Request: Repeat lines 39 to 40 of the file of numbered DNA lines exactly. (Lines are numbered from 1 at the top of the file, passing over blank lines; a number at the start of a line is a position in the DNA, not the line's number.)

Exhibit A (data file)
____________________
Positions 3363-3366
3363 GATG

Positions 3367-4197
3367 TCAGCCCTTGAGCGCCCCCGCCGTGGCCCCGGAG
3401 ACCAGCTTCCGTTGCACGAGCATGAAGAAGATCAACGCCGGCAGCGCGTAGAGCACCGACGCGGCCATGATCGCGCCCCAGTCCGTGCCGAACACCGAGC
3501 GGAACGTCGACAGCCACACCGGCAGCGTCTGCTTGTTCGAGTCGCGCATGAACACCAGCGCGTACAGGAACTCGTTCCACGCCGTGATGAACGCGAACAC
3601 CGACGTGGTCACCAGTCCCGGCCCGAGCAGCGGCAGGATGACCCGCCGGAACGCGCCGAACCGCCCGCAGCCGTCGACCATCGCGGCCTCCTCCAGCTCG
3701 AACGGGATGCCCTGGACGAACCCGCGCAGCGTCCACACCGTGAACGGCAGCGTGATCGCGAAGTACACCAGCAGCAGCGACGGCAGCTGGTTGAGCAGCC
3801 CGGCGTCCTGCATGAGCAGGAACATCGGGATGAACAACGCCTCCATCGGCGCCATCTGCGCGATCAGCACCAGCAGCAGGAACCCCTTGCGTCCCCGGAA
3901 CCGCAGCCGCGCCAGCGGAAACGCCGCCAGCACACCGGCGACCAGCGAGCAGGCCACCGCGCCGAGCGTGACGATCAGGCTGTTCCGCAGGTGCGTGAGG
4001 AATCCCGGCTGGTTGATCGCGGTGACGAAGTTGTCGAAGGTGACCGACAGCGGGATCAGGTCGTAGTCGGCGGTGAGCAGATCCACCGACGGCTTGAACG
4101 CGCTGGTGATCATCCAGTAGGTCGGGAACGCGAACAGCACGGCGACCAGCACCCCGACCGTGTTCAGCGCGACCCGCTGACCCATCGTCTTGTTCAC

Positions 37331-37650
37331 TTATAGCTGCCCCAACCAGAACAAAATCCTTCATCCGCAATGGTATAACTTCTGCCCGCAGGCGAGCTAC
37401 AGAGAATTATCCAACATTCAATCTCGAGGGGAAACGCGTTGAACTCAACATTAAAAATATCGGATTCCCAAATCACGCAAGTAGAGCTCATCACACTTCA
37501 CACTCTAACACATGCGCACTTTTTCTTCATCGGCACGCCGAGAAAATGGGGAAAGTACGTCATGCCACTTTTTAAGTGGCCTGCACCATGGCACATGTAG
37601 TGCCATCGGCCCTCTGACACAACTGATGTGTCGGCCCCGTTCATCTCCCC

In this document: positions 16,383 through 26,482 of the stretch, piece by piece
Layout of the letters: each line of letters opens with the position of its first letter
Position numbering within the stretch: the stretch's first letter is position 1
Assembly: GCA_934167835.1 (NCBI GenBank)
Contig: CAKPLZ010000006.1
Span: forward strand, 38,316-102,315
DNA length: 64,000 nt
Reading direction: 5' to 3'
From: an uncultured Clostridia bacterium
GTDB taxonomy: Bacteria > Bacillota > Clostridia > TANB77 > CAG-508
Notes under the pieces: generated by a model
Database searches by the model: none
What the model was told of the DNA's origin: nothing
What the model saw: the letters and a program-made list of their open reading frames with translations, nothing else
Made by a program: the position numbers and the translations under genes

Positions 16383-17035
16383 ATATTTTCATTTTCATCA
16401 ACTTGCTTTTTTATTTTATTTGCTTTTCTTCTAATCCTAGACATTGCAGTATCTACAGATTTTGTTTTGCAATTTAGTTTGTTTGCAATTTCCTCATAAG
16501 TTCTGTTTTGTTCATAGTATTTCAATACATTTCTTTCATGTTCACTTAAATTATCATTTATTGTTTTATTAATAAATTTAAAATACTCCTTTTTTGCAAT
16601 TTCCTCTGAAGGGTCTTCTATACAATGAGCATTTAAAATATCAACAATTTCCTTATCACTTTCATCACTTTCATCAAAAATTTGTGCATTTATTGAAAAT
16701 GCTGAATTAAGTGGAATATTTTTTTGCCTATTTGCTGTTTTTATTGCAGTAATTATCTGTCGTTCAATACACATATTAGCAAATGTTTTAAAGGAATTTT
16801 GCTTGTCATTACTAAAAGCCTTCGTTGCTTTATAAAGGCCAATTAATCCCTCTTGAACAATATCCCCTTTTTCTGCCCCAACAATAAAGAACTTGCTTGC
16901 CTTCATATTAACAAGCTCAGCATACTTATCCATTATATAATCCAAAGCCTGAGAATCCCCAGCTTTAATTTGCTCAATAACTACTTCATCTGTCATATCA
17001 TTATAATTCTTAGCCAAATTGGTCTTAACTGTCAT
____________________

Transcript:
16801 GCTTGTCATTACTAAAAGCCTTCGTTGCTTTATAAAGGCCAATTAATCCCTCTTGAACAATATCCCCTTTTTCTGCCCCAACAATAAAGAACTTGCTTGC
16901 CTTCATATTAACAAGCTCAGCATACTTATCCATTATATAATCCAAAGCCTGAGAATCCCCAGCTTTAATTTGCTCAATAACTACTTCATCTGTCATATCA